You aren’t alone if you are dreaming about a tiny home. One part of the attraction is living a more minimalist lifestyle that has less impact on the environment. But an even bigger allure for some is the affordability factor.
At the end of 2015, the average sales price on a new home in the U.S. was nearly $375K. With the census showing the average American family income declining for the past three years, it’s no wonder tiny homes are becoming more appealing. As Americans continue to look for ways to shrink their environmental footprint and fill up their piggy banks, we thought we would put together a quick 101 on how to build a tiny home on a tiny budget.
Don’t Skimp on the Important Stuff
To be clear, this is not meant as a guide for how to cut corners. Any seasoned tiny home builder will tell you that it’s critical not to go cheap on certain aspects, because compromising the safety and structural integrity of your home will not be worth it in the long term. For a safe, happy home for you and your family, here are a few places not to be tight-fisted.
Tiny home builder, Portland Alternative Dwellings, emphasizes to its customers not to buy a used trailer. “We strongly recommend starting with a new trailer that’s designed for a tiny house. Although a used trailer will be cheaper upfront, a new trailer often ends up being the better bargain in the end both economically and psychologically.”
Window Panes: The Department of Energy says that windows can account for ten to 25 percent of one’s heating bill by allowing heat to escape. That’s why aspiring tiny home builders shouldn’t pinch pennies on second-hand single window panes, as this will end up costing you more on cooling and heating bills. New energy efficient storm windows or double pane windows with high performance glass will prove to be a better return on investment in the long run. Look for the ENERGY STAR® label when shopping for windows.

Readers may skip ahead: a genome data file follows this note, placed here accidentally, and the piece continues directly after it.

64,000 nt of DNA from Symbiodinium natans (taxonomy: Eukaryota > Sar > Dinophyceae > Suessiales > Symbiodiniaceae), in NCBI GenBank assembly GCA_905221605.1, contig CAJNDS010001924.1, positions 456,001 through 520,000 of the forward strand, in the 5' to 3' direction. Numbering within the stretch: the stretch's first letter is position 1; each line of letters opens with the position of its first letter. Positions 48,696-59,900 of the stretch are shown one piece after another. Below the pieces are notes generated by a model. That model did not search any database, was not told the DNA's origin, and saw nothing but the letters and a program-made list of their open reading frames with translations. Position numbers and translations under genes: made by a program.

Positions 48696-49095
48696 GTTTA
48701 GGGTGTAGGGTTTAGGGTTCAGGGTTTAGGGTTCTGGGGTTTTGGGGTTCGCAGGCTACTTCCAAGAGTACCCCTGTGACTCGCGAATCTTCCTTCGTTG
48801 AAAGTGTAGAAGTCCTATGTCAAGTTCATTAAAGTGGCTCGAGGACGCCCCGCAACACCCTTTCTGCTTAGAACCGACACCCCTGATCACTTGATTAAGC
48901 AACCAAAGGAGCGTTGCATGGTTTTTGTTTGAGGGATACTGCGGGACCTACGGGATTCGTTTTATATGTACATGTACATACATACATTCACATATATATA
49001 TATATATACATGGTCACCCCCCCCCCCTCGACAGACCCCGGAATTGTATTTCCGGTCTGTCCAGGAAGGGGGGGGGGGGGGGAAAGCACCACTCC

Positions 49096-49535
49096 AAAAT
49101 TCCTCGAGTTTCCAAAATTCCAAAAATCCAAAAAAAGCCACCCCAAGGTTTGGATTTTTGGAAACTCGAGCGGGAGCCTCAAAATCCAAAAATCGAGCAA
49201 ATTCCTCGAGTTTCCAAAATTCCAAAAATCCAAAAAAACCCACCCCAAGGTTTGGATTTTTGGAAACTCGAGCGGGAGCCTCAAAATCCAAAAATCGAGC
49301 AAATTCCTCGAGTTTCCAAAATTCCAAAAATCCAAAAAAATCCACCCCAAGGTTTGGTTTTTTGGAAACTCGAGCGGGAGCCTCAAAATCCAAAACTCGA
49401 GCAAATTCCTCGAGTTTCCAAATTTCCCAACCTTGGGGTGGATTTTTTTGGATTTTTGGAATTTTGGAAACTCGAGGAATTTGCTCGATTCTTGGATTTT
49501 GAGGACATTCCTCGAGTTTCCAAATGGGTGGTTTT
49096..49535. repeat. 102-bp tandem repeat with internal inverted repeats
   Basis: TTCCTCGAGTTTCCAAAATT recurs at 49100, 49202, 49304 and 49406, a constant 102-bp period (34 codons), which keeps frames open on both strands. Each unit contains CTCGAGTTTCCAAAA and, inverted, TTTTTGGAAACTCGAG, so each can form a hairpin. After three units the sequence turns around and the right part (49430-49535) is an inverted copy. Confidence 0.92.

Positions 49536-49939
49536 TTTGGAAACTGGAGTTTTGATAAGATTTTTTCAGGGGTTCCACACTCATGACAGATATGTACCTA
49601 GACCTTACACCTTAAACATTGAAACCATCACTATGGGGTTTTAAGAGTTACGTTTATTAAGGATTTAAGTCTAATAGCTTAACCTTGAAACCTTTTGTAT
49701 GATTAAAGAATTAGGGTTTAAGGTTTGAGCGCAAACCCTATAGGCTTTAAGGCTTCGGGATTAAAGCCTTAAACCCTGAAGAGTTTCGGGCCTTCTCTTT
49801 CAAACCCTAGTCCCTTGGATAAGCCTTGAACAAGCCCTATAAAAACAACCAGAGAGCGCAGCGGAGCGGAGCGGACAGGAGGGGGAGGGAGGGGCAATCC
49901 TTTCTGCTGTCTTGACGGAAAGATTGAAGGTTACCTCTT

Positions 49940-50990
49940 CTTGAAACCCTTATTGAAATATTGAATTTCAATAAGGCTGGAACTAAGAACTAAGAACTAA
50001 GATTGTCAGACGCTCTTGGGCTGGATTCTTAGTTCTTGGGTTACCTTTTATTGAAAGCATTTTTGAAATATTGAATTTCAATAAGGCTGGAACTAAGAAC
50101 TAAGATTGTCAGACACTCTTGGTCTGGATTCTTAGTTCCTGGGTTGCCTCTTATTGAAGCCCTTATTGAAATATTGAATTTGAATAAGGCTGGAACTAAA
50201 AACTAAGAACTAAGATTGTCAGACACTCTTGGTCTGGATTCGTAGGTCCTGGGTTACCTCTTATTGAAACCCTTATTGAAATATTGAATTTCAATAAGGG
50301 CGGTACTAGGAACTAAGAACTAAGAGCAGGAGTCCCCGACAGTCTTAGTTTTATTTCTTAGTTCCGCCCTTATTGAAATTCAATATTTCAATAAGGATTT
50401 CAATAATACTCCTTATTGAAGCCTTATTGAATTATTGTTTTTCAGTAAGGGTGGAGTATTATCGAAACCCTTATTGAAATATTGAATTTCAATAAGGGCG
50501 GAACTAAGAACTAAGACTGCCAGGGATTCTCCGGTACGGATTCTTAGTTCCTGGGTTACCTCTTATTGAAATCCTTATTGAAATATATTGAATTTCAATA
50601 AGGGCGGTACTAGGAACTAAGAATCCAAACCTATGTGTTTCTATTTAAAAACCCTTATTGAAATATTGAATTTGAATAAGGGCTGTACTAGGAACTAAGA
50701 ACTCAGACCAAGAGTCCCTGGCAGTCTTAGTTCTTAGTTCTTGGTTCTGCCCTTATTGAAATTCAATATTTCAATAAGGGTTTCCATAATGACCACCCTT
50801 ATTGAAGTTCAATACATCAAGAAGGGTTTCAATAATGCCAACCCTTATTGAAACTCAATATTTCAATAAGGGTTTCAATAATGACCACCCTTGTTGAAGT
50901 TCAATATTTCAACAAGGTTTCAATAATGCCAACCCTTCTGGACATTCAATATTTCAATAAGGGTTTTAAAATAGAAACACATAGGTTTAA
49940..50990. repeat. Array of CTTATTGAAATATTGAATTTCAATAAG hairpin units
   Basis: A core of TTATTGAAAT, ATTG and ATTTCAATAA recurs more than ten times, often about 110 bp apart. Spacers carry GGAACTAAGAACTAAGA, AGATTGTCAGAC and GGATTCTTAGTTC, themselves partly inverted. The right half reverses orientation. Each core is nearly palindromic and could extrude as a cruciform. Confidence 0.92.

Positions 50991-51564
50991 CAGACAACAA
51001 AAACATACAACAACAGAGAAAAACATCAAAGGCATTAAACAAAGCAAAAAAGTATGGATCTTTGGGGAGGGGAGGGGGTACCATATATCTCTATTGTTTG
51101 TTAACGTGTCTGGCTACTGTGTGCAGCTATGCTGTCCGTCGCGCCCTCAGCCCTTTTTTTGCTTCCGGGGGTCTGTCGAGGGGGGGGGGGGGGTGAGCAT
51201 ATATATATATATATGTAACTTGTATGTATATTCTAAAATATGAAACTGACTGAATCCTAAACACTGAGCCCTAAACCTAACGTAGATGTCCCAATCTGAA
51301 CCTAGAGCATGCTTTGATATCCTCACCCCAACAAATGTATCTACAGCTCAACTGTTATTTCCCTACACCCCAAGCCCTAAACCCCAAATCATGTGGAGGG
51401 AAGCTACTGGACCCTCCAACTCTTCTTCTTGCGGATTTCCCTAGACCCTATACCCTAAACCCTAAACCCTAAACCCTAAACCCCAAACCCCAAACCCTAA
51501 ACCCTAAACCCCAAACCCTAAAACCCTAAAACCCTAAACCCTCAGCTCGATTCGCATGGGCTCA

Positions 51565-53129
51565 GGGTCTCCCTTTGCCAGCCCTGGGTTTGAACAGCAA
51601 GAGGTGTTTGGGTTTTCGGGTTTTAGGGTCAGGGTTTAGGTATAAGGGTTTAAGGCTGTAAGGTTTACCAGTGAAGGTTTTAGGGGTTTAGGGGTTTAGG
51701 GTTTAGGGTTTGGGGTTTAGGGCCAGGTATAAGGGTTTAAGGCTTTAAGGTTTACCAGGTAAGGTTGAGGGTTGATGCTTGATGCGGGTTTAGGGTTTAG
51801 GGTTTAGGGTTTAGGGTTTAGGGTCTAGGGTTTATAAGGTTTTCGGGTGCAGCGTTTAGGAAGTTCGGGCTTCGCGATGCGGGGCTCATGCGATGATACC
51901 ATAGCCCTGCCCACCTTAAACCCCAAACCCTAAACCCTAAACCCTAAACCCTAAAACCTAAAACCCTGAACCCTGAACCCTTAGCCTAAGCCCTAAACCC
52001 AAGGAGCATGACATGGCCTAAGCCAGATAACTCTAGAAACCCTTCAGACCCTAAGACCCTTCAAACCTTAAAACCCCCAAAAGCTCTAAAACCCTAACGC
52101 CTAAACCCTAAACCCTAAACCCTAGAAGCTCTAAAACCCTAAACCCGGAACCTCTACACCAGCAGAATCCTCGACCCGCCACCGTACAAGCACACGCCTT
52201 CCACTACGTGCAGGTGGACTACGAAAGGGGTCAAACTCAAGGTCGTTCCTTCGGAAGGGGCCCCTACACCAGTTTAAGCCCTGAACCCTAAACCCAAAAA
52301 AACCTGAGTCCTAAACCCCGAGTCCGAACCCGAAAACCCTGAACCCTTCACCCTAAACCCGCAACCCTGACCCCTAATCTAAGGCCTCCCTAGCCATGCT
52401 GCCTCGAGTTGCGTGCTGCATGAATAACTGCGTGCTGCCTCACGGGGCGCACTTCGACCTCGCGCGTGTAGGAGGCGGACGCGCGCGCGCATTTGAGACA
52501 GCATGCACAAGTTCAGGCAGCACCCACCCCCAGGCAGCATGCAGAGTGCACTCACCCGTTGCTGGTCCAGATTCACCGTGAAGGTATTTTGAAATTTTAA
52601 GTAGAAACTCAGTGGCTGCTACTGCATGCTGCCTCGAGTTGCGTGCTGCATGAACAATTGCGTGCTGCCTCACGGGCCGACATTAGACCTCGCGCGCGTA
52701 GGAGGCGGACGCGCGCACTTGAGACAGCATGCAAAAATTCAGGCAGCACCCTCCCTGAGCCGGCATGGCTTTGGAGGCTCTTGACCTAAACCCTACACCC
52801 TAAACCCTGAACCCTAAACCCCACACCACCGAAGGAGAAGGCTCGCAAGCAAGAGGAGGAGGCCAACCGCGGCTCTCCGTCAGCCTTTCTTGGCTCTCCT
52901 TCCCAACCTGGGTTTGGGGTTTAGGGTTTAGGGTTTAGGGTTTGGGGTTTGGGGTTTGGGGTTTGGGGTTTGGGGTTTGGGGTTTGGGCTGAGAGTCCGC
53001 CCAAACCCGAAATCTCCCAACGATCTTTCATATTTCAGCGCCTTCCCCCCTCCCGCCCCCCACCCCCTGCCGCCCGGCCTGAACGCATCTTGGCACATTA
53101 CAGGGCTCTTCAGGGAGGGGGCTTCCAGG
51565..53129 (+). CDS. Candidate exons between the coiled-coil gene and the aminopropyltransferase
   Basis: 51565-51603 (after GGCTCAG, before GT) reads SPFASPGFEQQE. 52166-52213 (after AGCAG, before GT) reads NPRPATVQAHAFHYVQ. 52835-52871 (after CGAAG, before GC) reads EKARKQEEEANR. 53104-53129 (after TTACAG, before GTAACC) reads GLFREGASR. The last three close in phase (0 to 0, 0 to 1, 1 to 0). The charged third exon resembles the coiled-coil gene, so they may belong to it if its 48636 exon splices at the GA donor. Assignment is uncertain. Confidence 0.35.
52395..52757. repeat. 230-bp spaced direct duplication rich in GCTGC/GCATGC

Framing: Making sure the foundation and framework of your tiny home is structurally sound is of the utmost important. As much as it may pain you to buy new materials for that phase of construction, just bite the bullet on this one. You can use that beautiful piece of salvaged lumber you have for other parts of your tiny home that are more aesthetic and won’t have you worrying whether the whole thing will come crashing down.
Do It Yourself
Labor is hands down the biggest expense. So the most obvious way to save money on a tiny home is by building it yourself, rather than paying a builder to do it for you. The DIY approach means you’ve got to get comfortable asking for help. Family and close friends are the best place to start.
Trade for Services
If you feel weird just asking for help without offering anything in return, offer to barter with people for services on your tiny home. Plus, let’s face it, we aren’t all cut out to be carpenters, electricians or plumbers. Put your resourceful “networking” cap on and think about folks in your community, group of friends, family or co-workers with whom you might be able to trade services.
Perhaps you have some fancy web design skills and can do a few hours of web design for your pal in exchange for a few hours of manual labor on your tiny home. You could also offer your skills online at Task Rabbit to earn some extra cash, or search for a decently priced handyman there to do any of the odd jobs on your tiny home that you don’t feel comfortable doing yourself.